You won’t be hard pressed to find plastic bags lying on streets and in gutters around the city because to put it simply, they are everywhere.
We seem to have created an entire plastic economy off of these bags because they are easy to mass produce and they are cheap. In many rural areas everything is peddled in bags because products are usually not sold whole. Rice, sugar and flour are poured into these bags, which are then packed inside other plastic bags and if you are lucky there might be some newspaper in the middle.
Plastic bags have acquired a terrible reputation despite their almost universal use and seemingly limitless utility. They don’t just carry whatever you bought them in, they carry whatever you can fit inside them. But they have some disastrous consequences with regard to the environment. The production and disposal of plastic bags causes almost every kind of pollution imaginable and with up to 1 trillion of these bags being produced every year, the large scale effects are catastrophic.
Water and air pollution in the factory process, goes right back to water and soil pollution in the discarding of the bags. Plastic bags, because they are not quite natural–they are created from a man-made polymer derived from petroleum–can reportedly take up to 1000 years to break down. So potentially the first ever plastic bags that were made in the 1960s might be still lying around somewhere.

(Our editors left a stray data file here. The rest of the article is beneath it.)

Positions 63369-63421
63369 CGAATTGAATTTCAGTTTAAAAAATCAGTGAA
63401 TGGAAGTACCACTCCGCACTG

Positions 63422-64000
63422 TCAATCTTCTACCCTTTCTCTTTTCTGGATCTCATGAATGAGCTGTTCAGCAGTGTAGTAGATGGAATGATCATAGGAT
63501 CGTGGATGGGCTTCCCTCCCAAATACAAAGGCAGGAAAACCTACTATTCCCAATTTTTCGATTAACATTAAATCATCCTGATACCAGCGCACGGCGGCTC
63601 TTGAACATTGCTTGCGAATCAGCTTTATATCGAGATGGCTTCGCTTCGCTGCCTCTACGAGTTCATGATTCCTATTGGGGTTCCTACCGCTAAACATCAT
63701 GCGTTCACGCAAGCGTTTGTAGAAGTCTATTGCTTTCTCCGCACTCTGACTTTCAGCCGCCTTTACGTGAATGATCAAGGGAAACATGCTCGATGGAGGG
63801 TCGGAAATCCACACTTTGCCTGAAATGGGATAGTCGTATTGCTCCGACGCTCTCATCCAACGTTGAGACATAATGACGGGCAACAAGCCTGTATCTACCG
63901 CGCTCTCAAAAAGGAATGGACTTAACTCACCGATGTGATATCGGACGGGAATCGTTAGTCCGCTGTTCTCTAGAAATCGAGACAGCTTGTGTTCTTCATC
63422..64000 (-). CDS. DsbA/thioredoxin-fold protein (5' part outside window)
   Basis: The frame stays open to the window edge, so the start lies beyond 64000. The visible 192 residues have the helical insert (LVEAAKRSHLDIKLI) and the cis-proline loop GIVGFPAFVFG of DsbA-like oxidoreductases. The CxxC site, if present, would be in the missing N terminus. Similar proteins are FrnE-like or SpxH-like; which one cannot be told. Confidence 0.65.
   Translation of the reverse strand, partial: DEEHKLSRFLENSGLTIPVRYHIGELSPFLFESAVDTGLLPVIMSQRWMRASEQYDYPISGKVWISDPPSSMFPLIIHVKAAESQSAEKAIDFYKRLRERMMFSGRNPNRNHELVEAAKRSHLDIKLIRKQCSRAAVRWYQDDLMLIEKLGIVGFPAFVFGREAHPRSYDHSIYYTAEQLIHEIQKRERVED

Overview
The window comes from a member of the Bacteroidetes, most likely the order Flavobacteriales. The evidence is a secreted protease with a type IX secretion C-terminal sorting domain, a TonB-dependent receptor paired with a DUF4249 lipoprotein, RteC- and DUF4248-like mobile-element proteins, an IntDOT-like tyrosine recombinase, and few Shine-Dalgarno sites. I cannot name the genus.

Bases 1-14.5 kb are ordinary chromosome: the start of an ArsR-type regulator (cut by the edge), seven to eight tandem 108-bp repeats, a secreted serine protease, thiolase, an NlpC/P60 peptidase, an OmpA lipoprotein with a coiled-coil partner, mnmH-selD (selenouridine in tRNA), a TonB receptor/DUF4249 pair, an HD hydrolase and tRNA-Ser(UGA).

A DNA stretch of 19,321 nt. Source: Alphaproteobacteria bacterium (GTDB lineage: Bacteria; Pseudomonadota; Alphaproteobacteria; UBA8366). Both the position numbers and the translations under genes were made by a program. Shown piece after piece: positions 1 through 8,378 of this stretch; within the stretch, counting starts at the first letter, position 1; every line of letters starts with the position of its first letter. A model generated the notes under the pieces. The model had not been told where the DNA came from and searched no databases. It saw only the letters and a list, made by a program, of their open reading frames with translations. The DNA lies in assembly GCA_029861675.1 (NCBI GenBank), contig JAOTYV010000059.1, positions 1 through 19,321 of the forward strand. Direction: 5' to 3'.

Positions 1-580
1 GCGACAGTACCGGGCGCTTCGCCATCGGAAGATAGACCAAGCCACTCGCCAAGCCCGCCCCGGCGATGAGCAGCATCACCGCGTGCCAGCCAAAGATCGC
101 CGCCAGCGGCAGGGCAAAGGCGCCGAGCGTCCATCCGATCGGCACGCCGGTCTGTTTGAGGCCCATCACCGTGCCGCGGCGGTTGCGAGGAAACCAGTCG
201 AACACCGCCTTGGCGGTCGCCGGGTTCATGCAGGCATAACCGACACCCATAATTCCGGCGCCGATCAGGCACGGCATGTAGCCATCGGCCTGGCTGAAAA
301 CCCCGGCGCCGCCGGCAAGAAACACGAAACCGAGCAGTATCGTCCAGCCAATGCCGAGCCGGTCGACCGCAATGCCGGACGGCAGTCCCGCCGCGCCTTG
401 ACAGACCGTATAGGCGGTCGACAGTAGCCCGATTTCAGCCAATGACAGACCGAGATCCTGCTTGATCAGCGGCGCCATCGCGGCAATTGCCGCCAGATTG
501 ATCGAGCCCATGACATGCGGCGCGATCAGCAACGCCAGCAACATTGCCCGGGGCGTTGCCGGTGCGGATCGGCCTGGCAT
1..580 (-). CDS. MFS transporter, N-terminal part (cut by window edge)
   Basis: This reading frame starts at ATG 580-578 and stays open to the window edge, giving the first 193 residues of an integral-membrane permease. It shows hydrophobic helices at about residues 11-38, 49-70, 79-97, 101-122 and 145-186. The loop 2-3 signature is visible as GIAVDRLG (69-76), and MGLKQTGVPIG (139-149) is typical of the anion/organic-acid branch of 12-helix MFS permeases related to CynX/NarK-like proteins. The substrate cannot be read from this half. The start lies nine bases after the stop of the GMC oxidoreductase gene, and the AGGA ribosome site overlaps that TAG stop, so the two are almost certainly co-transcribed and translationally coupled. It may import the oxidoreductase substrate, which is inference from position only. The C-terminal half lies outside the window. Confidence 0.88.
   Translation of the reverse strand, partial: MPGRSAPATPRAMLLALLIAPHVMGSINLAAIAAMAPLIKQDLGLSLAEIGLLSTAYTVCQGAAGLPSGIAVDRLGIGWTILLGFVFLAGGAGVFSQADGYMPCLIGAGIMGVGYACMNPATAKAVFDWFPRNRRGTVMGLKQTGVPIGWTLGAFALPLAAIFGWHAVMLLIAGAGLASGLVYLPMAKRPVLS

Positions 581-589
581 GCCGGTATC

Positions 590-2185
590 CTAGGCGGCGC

So what’s the alternative? Paper bags or tote bags? They carry some shortcomings of their own. Paper bags are made from wood pulp and this could possibly contribute to massive deforestation to meet the needs of consumers everywhere not to mention they are considerably more expensive to produce. Paper bags also pollute the environment during their manufacture, even more so than with plastic bags. “Paper manufacturing is a highly energy-intensive process,” states a report in the Energy and Environmental Profile of the U.S. Pulp and Paper Industry. Paper production emits air pollution, specifically 70 percent more pollution than the production of plastic bags.
Of tote bags, the situation is also rather bleak. ‘Cotton tote bags exhibited the highest and most severe global-warming potential by far since they require more resources to produce and distribute,’ as is stated in The Atlantic. Compared to plastic bags, tote bags are terrible for the environment.
Where we fail with plastic bags is disposal and recycling. Instead of dumping bags on the side of the road which will then end up choking ocean life, we need to find a better way to discard them and come up with a better solution than banning a product with zero substitutes.
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